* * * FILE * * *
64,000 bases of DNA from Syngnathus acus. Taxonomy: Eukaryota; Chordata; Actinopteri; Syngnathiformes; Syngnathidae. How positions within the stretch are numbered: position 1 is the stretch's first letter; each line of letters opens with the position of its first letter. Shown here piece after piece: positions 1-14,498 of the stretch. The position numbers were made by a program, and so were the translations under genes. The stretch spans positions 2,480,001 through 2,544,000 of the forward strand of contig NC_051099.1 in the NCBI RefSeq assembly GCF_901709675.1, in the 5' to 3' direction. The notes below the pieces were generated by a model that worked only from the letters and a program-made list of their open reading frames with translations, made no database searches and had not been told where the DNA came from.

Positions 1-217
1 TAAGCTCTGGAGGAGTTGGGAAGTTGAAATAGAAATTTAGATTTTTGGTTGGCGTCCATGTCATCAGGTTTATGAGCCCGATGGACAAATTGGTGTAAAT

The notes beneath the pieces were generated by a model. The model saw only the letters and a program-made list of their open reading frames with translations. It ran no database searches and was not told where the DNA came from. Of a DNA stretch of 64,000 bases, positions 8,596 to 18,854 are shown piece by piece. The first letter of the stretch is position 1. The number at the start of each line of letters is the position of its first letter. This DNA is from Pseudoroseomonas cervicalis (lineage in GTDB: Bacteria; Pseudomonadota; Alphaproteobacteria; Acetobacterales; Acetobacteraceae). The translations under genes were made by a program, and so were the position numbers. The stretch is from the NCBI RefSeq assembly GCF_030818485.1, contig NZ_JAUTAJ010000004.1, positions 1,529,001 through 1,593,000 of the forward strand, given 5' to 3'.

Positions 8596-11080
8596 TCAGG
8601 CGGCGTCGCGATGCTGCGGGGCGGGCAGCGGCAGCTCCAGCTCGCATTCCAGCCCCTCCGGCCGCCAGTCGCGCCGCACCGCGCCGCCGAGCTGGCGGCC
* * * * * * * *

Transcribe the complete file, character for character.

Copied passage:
64,000 bases of DNA from Syngnathus acus. Taxonomy: Eukaryota; Chordata; Actinopteri; Syngnathiformes; Syngnathidae. How positions within the stretch are numbered: position 1 is the stretch's first letter; each line of letters opens with the position of its first letter. Shown here piece after piece: positions 1-14,498 of the stretch. The position numbers were made by a program, and so were the translations under genes. The stretch spans positions 2,480,001 through 2,544,000 of the forward strand of contig NC_051099.1 in the NCBI RefSeq assembly GCF_901709675.1, in the 5' to 3' direction. The notes below the pieces were generated by a model that worked only from the letters and a program-made list of their open reading frames with translations, made no database searches and had not been told where the DNA came from.

Positions 1-217
1 TAAGCTCTGGAGGAGTTGGGAAGTTGAAATAGAAATTTAGATTTTTGGTTGGCGTCCATGTCATCAGGTTTATGAGCCCGATGGACAAATTGGTGTAAAT

The notes beneath the pieces were generated by a model. The model saw only the letters and a program-made list of their open reading frames with translations. It ran no database searches and was not told where the DNA came from. Of a DNA stretch of 64,000 bases, positions 8,596 to 18,854 are shown piece by piece. The first letter of the stretch is position 1. The number at the start of each line of letters is the position of its first letter. This DNA is from Pseudoroseomonas cervicalis (lineage in GTDB: Bacteria; Pseudomonadota; Alphaproteobacteria; Acetobacterales; Acetobacteraceae). The translations under genes were made by a program, and so were the position numbers. The stretch is from the NCBI RefSeq assembly GCF_030818485.1, contig NZ_JAUTAJ010000004.1, positions 1,529,001 through 1,593,000 of the forward strand, given 5' to 3'.

Positions 8596-11080
8596 TCAGG
8601 CGGCGTCGCGATGCTGCGGGGCGGGCAGCGGCAGCTCCAGCTCGCATTCCAGCCCCTCCGGCCGCCAGTCGCGCCGCACCGCGCCGCCGAGCTGGCGGCC